Contexts of Underage Drinking

[Of] high school seniors, more than one-half of males and more than one-third of females drank beer in the past 30 days. Liquor (the term used in MTF) was a close second—41.7 and 30.7 percent of males and females, respectively17 (Reducing Underage Drinking, 55).


Notes

  1. L.D. Johnston, P.M. O'Malley, and J.G. Bachman, Monitoring the Future National Results on Adolescent Drug Use: Overview of Key Findings, 2002 (Bethesda, MD: National Institute on Drug Abuse, 2003).
  2. L.D. Johnston, P.M. O'Malley, and J.G. Bachman, Monitoring the Future: National Survey Results on Drug Use, 1975-2002, Volume I: Secondary School Students (Bethesda, MD: National Institute on Drug Abuse, 2003).
  3. Ibid.
  4. Ibid.
  5. Substance Abuse and Mental Health Services Administration, Results from the 2001 National Household Survey on Drug Abuse: Volume I. Summary of National Findings (Rockville, MD: Office of Applied Studies, 2002).
  6. S.E. Foster et al., "Alcohol Consumption and Expenditures for Underage Drinking and Adult Excessive Drinking," The Journal of the American Medical Association 289, no. 8 (Feb. 26, 2003).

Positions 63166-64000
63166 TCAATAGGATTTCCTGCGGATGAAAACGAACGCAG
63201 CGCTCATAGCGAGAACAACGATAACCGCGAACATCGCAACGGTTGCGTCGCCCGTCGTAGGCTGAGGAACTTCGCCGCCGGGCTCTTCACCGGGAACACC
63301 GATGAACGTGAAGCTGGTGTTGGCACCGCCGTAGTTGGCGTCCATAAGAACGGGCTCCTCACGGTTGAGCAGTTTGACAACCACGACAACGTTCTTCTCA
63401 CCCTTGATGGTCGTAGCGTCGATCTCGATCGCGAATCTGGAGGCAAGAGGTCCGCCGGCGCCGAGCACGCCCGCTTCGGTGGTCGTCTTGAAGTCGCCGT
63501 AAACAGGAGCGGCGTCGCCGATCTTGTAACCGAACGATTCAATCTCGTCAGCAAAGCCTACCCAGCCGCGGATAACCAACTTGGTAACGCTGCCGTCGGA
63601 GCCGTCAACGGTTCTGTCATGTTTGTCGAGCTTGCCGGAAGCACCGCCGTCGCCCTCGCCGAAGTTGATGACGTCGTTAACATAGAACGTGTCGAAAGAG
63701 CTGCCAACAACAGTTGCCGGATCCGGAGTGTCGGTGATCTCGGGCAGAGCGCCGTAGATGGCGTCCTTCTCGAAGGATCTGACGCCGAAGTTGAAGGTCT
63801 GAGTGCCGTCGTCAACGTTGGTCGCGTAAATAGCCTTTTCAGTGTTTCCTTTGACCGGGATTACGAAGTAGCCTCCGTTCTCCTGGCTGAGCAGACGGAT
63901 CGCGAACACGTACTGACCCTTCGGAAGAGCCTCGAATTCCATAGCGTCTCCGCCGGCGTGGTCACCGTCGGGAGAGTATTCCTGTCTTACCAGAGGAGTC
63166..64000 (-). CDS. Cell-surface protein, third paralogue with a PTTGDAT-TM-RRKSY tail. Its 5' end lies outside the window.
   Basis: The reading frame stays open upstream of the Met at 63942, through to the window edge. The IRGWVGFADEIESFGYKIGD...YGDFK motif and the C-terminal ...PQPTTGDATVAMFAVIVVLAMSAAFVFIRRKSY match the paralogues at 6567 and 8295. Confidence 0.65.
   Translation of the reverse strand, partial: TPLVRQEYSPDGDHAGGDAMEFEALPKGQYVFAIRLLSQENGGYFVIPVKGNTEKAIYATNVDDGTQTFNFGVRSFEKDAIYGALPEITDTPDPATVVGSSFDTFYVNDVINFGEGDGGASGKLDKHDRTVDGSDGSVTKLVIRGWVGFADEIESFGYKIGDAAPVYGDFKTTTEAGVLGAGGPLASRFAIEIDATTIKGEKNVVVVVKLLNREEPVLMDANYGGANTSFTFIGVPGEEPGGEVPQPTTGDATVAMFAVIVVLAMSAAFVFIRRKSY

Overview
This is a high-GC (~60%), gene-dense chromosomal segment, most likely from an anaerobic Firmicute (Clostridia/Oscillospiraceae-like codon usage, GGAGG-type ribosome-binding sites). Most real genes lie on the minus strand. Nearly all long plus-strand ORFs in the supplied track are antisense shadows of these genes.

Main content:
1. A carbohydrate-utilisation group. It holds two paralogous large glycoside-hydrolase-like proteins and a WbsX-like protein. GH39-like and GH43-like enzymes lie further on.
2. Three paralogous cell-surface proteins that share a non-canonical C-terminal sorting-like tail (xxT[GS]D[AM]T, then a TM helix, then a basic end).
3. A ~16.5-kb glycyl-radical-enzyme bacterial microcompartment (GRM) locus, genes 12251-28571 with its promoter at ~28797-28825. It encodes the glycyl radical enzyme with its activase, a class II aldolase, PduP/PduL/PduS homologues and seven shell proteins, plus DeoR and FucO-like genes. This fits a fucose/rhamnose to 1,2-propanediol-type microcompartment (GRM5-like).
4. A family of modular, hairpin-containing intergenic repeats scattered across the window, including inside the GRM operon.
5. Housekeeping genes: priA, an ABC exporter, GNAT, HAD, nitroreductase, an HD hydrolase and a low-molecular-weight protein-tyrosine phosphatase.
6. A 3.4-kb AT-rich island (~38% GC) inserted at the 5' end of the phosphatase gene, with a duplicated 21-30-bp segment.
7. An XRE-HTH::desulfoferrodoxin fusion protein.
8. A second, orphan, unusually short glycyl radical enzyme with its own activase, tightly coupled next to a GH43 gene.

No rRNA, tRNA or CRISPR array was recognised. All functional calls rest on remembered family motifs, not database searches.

7. J.A. Grunbaum et al., "Youth Risk Behavior Surveillance?United States, 2001," MMWR 51, no. SS-4 (June 28, 2002): 44.
  8. "[H]eavy drinking refers to five or more drinks on the same occasion in the past 30 days" (Reducing Underage Drinking, 37). This definition applies for all references to heavy drinking in this fact sheet.
  9. R.L. Flewelling, M.J. Paschall, and C. Ringwalt, "The Epidemiology of Underage Drinking in the United States: An Overview," in Reducing Underage Drinking: A Collective Responsibility, Background Papers (Washington, DC: The National Academies Press, 2004).
  10. Substance Abuse and Mental Health Services Administration, Results from the 2001 National Household Survey on Drug Abuse: Volume I.
  11. L.D. Johnston, P.M. O'Malley, and J.G. Bachman, Monitoring the Future: National Survey Results on Drug Use, 2003.
  12. H. Wechsler et al., "Underage College Students' Drinking Behavior, Access to Alcohol, and the Influence of Deterrence Policies: Findings from the Harvard School of Public Health College Alcohol Study," Journal of American College Health 50, no. 5 (2002): 223-236.
  13. Substance Abuse and Mental Health Services Administration, Summary of Findings from the 2000 National Household Survey on Drug Abuse (Rockville, MD: Office of Applied Studies, 2001).
  14. R.L. Flewelling, M.J. Paschall, and C. Ringwalt, "The Epidemiology of Underage Drinking."
  15. Ibid.
  16. Committee conclusion.
  17. R.L. Flewelling, M.J. Paschall, and C. Ringwalt, "The Epidemiology of Underage Drinking."